I have a good and strong sense that there are some good people in Arkansas...having 'met' a couple here on the boards.
It's not easy relocating, I've done it twice in sobriety (the second time, I came back to where I first sobered up...so maybe that doesn't count). When I moved away from here, I'd been in the program a year and a half, and a few things were suggested as per "expectations"...to not expect the next group to do things the way this group does...and to remember that perhaps people in the new group might be as full of insecurities as me, so if no one jumps up to greet you...you 'take the first step' so-to-speak.
I walked in to this new group (Mile 300 group up in Fort Nelson...hello if anyone is on here visiting from there), I was about 3 days in this new town. No one got up to greet me, in fact..those who were sitting there either looked down or away. I could have taken it abrasively, but--instead (loaded with tools from my previous group), I spotted the chairperson (easy to decipher--the one with the book and paperwork in front of them
), extended my hand and introduced myself: My name is Anne, I'm an alcoholic...I just moved here. I noticed out of the corner of my eye how everyone sort-a looked at each other. For a split second, the thought crossed my mind that this wasn't an AA meeting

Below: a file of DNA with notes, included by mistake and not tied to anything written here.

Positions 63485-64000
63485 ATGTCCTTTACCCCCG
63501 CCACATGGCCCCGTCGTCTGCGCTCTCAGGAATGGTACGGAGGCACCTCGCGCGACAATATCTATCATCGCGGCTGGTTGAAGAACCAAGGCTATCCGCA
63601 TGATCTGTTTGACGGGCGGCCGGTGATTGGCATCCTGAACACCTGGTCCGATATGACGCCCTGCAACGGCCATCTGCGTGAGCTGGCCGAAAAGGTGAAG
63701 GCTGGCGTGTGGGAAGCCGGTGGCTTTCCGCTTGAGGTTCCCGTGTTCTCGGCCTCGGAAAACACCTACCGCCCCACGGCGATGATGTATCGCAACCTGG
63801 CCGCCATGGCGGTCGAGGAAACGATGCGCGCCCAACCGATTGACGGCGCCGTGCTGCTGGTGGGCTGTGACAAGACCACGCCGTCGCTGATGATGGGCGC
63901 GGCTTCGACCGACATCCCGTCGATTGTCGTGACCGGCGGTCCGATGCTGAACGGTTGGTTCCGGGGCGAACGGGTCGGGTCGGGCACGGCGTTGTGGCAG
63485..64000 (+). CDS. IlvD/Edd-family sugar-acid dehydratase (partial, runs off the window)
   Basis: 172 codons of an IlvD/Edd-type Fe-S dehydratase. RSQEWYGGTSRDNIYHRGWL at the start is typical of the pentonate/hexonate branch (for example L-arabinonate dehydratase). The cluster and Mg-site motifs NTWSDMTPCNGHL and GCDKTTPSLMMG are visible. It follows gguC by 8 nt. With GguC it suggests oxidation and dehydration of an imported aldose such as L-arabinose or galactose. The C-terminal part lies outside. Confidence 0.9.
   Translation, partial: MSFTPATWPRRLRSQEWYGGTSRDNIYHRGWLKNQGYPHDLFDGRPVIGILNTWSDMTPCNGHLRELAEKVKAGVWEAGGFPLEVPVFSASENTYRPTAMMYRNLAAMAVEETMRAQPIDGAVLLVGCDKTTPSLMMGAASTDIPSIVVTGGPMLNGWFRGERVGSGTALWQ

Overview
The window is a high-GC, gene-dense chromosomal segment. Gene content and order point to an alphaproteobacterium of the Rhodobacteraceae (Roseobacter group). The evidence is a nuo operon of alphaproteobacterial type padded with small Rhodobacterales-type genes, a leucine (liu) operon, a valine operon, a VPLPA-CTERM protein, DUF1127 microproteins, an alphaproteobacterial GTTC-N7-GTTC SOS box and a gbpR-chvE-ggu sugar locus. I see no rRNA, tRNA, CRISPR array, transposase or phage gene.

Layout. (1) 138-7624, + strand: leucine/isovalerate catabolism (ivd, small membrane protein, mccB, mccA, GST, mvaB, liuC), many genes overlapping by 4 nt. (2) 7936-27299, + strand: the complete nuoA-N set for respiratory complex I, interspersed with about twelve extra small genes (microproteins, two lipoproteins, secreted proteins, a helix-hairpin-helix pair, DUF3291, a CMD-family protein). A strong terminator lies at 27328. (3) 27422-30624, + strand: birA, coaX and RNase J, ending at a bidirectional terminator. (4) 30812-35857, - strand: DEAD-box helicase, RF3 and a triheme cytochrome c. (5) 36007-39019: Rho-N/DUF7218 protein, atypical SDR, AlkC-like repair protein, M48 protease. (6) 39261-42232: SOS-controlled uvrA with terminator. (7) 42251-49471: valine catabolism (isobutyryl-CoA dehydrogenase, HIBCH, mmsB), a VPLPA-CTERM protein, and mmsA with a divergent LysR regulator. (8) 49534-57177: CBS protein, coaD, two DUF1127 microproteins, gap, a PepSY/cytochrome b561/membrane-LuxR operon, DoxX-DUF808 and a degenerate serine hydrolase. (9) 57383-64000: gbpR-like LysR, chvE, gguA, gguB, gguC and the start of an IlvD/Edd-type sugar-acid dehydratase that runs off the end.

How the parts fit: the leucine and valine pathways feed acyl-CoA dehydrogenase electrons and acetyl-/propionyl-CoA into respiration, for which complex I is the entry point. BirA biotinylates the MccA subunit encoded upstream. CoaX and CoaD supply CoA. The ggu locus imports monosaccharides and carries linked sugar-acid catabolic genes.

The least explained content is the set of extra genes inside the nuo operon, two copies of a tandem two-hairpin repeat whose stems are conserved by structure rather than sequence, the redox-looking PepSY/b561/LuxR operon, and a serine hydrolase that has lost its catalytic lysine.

. It took the chairperson a second to respond, finally putting out her hand, introducing herself. A slight sigh of relief to discover that this was, in fact AA. Turned out to be as warm and welcoming bunch as that of my original home-group. 8 months later, moved again (no--wasn't me searching for the geographical cure), moved again to Taber(hello to anyone there, too!!). They weren't quite as surprised when I walked in with the same disposition, in fact, someone had apologized for not getting up when I walked in to meet/greet me first.
Right away, in both places, I found a way to contribute to my new group somehow. At Mile 300...I stepped up and refilled coffees, for example, the very first meeting. In Taber, after a few meetings, I was invited to stay for the business meeting, and there, a certain project had been discussed in previous meetings, all they needed at this point was someone to do some painting--perfect opportunity to contribute to my new group, I thought, so, I volunteered.
I understand how it can be just as unnerving to walk into a new group as it was to walk in to our first meeting ever--perhaps even more so to certain degree because 'this time', we're not still numbed from the affects of alcohol residue. However, it was suggested, that because such a big move is such a big change, my first priority had best be find AA and get in there to that meeting. A big move such as this could very well push us backwards, and we could be in denial of this fact. A lady (old-timer) said it this way: "get your butt in there~~use your elbows to nudge your way in if you gotta." It's an opportunity, too, to carry the message forward of what helped you in the group you just came from. I viewed the moves this way: as an opportunity to go out and experience the world...sober, with clear eyes, an open mind, and an open heart.
Stick around, things are good here